The present number of the SCIENTIFIC AMERICAN brings to a close the labors of the year, and the ne??t llssue opens a new volume. a fresh page m th?? hls- ory of onr work. To our many readers and fnends, m Il;ll parts of the world: we offer hearty thanks for thel?? generou?? snpport III the pas??, and we hope ??o ??erl: the contmuance t.hereof by faIthful endeavors 1D e uture. . . .The cOlllmenc?m??nt of the year IS the tIme when ne??rly all ??ubt!crlptlons fa??1 due, and ;,e trus?? our su??- scrlbers Will be , ??rompt 1D forwardmg their remltthat ances. thus aV , OJdmg the loss of numbers by the cros.s. mg off of thel r .names: We earnestly ho??e. they wIll sen.d ????, along With .thelr own ??ues. the addItIonal sub- scriPtum. of so??e frIend o?? neIghbor. . For thiS ??estl ve season lt .woul?? be dIfficult to, select ??or?? deSirable or appropriate gIft than a ye??r s .sub- scrIptIOn to the SCIENTIFIC. AMERICAN pubhcatl??nlS. In the office, the shop, ??he library. the house???ld, the SCIE:rTI??IC AME??ICANIS always a welcome vIsItor. at- tractive, lOstru ctlve and useful for every one. . The terms for the SCIENTIFIC ??MERICAN relllalD as heretofore-$3 a year, postage paId by us. SCIENTIFIC A.MERICANSUPPLEMENT$5ayear. Both papers comshl bIDed, $7 a vear. BUILDING EDITION, $2.50 a year. All th h1" ' ??9 Add M C ree p?? IcatlOns .. a year. ress unn om pany, publIshers. 361 Broadway, New York. '., Cycle Note Two bicyclists. Theodore and Eddie Kraguess, ar rived in San Francisco a week ago, having ridden on their machines all the way from Minneapolis. The route they traveled was 2,856 miles 101lg, and they rode it in thirty-eight days, an average rate of seventy-five miles a day. SOllle days they rode more and some less, and occasionally they rode until nearly midnight in order to keep up the average. They did not make the trip for money or glory, but for pleasure. They had very trying times on the windy prairies, the sandy deserts. and the snow'covered mountains, and wiU not try to ride back again. They carried a tent, blankets. cooking utensils, and also food on the long desert stretches, although in the main they reengined. lied for shelter and food on the farmers. It is said the Bavarian Minister of War has authordition ized the purchase of 9,000 cycles which are to be used for the infantry and sharpshooters. A propOSition has been made recently by bicycle riders to several agents and manufacturers of bicycles that the manufacturers get together in a convention and agree to reduce numerous parts of their different machines to standard proportions. In sOllle respects the makers have been obliged already to agree upon standard sizes or parts. such as rims and tires. There is no reason why a similar agreeincrease ment should not be reached regarding the fittings of almost every part, so that any repair shop, supplied with a reasonable quantit,y of !ltandard repair parts, should be able to put any make of lllachine in order at short notice.-N. Y. Sun.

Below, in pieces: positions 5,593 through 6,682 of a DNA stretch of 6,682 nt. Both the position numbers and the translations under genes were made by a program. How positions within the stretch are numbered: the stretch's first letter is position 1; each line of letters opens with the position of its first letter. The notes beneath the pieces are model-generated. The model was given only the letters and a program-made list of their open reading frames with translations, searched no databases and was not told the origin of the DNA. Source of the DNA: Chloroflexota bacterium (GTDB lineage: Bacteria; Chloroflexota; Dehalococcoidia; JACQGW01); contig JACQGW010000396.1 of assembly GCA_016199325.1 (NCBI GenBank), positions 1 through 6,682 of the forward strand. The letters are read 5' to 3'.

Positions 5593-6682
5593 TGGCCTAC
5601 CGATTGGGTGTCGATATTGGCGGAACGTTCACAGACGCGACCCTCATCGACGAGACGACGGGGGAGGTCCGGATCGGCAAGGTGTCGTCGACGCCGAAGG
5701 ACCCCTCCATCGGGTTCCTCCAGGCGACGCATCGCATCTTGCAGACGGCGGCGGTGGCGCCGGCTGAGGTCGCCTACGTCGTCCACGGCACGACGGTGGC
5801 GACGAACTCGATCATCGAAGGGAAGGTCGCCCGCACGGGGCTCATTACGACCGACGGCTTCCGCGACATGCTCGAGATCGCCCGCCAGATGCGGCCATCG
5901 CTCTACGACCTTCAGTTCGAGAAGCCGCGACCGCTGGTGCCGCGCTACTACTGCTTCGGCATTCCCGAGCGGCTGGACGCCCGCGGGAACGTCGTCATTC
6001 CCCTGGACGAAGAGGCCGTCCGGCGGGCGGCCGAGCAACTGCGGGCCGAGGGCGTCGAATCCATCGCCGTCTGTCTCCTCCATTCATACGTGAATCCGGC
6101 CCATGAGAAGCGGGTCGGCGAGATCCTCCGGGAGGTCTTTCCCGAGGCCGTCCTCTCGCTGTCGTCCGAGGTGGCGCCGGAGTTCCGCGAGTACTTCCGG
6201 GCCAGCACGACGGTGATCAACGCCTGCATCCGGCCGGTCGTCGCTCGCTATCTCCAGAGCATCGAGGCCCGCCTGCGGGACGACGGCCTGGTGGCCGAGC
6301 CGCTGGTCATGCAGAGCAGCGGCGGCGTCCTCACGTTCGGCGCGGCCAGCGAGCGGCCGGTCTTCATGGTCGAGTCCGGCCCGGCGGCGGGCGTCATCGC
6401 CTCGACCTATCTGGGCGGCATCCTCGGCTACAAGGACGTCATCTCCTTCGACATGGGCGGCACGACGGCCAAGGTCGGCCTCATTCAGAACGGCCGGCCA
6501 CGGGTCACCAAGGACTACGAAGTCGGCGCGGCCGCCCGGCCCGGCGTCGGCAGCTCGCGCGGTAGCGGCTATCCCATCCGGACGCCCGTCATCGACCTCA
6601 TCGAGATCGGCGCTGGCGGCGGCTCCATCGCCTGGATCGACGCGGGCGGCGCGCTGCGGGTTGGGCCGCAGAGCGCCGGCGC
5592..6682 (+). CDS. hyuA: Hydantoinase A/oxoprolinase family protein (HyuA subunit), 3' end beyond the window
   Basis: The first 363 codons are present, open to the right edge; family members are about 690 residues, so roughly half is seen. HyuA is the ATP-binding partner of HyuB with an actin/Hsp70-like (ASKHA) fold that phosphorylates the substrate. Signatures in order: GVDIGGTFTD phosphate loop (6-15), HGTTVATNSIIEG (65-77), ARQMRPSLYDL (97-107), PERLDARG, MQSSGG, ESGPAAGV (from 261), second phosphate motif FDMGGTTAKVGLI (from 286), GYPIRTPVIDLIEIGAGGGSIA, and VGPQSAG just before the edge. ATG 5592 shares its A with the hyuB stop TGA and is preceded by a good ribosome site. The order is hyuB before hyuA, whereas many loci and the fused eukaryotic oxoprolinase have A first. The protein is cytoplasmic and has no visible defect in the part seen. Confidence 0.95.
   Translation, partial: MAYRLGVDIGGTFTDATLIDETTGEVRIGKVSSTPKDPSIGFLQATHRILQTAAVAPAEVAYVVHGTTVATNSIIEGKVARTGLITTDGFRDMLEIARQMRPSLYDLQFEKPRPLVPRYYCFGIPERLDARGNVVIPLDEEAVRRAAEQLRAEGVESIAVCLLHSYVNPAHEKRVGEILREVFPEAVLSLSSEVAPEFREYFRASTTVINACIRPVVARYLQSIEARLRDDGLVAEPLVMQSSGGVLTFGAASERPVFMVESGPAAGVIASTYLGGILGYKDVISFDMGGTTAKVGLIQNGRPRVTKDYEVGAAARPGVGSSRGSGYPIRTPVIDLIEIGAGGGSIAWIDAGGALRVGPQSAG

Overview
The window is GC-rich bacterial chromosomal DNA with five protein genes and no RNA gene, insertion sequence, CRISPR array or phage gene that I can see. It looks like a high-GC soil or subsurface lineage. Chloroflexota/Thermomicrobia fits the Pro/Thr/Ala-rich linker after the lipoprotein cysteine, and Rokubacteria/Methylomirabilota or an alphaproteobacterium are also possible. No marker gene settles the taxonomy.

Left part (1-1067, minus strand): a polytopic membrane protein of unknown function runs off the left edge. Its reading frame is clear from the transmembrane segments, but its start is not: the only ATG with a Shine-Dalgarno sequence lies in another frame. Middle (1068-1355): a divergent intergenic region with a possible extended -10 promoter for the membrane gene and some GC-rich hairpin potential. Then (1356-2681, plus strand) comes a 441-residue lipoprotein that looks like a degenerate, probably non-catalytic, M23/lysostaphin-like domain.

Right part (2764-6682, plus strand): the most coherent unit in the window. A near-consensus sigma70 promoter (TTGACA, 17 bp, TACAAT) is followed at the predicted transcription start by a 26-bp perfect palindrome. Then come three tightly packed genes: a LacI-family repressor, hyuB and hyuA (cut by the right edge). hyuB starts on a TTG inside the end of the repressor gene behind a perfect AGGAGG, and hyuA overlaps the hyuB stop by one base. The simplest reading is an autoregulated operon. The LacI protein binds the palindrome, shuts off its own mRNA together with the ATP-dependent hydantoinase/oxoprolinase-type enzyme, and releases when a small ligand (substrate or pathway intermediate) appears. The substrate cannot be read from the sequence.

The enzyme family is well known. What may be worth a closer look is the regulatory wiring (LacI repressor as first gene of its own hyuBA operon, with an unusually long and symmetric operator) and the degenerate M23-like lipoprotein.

This article was originally published with the title "To Readers and Subscribers" in Scientific American 73, 26, 403 (December 1895)